They move funds into lower risk assets. These assets are called safe-havens. 

When global markets are positive, we usually see risk on sentiment.

Investors move money into riskier assets like Stocks. 

Traditional safe havens are:

  • Gold 
  • Japanese Yen 
  • Swiss Franc 
  • US dollar 

Investors don’t necessarily choose safe havens that are far away from the cause of risk.

Flows into the Yen during the North Korea missile tests is an example. Japan and North Korea are in the same geographical region. Yet investors used the JPY as a safe haven.

Trade wars with the US and China are another example.

The US started the recent trade war tensions. You would assume investors would take money out of the US dollar. 

Not so, as a BNNBloomberg article explains.

It depends what a safe haven economy has going for them. In 2018 the US had a strong economy and tightening monetary policy. 

Japanese investors hold a lot of assets in foreign markets.  

This means when they are risk averse they sell foreign assets. They then repatriate the money back to Japan and their local currency. 

When investors pour money into any of these safe havens, the currency appreciates. 

Thus, safe haven flows can also cause currencies with poor economic to appreciate. 

We’ve now covered the key fundamental drivers of the G10 currencies.

We’ll now also discuss some other factors that can drastically move currencies. 

External and Inter-Related Drivers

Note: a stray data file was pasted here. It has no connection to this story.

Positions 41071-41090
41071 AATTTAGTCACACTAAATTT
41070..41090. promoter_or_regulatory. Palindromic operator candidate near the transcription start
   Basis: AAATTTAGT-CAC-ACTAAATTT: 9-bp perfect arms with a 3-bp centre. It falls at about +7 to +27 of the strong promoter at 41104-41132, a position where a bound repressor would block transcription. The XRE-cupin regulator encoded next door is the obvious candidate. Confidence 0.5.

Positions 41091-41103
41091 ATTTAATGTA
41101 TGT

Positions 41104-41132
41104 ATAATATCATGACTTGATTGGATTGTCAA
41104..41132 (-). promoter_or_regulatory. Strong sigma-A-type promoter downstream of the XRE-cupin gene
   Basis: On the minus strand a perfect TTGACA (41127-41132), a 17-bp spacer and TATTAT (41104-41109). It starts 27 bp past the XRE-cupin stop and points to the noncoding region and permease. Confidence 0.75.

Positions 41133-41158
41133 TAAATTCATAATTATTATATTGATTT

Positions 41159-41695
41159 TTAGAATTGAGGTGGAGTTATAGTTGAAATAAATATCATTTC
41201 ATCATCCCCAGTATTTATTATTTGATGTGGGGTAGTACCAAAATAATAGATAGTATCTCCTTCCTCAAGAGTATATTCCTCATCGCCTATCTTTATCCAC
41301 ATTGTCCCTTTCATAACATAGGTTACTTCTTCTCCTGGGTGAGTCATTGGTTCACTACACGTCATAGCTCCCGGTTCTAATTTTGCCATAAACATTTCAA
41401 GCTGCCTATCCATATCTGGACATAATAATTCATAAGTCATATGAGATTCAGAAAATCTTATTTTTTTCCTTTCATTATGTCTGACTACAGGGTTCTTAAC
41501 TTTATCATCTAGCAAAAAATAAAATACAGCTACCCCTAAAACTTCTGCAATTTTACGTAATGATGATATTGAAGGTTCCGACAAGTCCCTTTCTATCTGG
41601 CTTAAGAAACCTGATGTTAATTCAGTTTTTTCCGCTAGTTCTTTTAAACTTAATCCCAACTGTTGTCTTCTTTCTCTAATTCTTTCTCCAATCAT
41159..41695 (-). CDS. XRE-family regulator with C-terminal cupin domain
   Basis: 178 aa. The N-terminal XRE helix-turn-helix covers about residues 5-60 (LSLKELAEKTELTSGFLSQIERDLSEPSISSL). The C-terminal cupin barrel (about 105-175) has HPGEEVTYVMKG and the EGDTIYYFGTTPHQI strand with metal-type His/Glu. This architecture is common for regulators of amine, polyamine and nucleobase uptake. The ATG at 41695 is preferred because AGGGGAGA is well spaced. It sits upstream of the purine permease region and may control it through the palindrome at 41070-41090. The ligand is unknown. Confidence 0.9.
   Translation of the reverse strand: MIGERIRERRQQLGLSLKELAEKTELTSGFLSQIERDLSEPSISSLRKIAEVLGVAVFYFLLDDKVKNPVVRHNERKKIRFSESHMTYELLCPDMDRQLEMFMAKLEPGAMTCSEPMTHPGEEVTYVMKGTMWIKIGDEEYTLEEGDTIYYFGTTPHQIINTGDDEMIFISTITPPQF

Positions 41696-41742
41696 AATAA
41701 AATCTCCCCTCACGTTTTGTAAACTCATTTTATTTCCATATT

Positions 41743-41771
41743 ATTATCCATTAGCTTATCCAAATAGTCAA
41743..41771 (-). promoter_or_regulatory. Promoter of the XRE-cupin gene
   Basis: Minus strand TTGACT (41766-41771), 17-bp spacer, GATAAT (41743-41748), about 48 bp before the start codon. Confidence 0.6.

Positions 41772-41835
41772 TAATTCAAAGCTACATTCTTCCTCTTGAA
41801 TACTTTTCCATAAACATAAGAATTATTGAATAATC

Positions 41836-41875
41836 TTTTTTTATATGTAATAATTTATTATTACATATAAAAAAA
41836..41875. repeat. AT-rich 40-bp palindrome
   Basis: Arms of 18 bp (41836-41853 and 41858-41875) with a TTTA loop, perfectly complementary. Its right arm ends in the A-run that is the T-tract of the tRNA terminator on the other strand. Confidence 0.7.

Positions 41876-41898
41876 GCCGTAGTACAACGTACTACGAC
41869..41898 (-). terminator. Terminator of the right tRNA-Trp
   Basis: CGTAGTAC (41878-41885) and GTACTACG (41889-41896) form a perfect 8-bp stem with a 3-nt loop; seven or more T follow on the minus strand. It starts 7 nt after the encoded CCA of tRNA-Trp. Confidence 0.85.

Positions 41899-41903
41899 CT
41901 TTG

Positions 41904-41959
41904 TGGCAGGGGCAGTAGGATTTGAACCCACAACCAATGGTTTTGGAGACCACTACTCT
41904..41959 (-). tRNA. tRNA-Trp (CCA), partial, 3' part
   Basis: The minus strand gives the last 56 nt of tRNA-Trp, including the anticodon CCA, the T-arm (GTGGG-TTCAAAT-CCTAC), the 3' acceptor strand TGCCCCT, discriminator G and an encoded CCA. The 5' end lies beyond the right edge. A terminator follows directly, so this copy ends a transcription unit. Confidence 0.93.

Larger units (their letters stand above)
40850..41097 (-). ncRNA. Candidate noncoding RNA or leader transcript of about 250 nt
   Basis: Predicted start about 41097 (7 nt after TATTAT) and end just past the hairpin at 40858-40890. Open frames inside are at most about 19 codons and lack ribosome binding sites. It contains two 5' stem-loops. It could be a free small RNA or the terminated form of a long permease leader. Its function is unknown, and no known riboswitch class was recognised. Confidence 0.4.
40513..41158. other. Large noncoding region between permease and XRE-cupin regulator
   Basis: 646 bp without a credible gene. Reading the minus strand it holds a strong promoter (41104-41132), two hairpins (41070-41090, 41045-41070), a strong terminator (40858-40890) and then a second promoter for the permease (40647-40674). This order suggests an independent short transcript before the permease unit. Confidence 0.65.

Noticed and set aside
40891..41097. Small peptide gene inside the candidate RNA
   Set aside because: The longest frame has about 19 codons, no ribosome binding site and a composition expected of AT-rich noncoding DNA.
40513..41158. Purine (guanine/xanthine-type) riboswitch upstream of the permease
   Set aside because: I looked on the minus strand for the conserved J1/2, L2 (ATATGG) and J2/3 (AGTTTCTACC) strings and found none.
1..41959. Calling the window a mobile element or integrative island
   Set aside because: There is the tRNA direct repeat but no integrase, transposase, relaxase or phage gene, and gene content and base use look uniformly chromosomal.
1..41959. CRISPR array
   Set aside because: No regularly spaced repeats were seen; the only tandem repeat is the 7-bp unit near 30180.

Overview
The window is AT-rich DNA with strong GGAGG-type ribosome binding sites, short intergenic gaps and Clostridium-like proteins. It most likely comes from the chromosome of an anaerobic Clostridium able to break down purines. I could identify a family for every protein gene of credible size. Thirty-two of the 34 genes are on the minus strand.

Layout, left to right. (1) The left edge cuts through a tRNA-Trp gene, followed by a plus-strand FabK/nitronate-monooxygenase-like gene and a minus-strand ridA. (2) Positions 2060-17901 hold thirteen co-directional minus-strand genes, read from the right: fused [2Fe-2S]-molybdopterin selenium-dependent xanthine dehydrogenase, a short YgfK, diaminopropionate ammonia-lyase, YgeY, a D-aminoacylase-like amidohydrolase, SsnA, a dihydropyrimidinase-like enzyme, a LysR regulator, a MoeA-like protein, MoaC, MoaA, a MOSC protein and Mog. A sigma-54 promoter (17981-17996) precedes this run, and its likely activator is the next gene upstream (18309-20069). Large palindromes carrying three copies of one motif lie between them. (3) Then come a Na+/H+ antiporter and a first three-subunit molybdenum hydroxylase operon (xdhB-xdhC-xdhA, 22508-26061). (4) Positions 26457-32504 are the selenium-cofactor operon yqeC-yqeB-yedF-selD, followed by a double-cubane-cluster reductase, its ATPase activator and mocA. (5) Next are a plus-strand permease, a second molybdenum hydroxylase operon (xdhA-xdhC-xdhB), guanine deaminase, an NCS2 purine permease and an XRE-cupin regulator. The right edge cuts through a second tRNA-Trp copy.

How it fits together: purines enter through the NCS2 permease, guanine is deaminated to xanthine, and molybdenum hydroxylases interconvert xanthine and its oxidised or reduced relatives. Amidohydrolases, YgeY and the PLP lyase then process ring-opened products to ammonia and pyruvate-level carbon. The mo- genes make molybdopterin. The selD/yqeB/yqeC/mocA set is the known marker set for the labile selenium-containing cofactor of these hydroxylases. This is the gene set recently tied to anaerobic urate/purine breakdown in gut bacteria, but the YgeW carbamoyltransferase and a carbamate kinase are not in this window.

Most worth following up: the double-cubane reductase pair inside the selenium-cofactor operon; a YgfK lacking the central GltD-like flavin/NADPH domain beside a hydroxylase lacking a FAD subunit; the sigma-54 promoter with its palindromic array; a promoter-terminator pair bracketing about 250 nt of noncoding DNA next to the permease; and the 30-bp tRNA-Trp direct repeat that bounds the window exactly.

Although not an economic fundamental driver, politics can have major impact on currencies.

Political drivers can be in the following forms. Government officials’ comments, Presidents tweeting, Elections, Brexit, etc. 

Be aware of upcoming political news. Then decide how it can affect the currencies you are trading.  

Stock Market, Bonds and Yields 

The stock market, bond market and yields can also drive currency movements.

Babypips explains the correlation between the stock market and FX. We have already seen how global market sentiment can cause safe have flows. 

The government bond market is an important area for FX traders.  

A bond is simply a type of loan. It’s known as fixed-income securities. This is because the profit you make at the end of the loan is known in advance. 

Governments issue bonds as a way to help with account deficits and to control money supply.

Government bond yield is a return on investment. It is expressed as a percentage.

Bond yields are affected by the interest rates of its country. 

Higher interest rates means lower bond prices. 

A rising bond yield is a bullish currency. A falling bond yield is a bearish currency.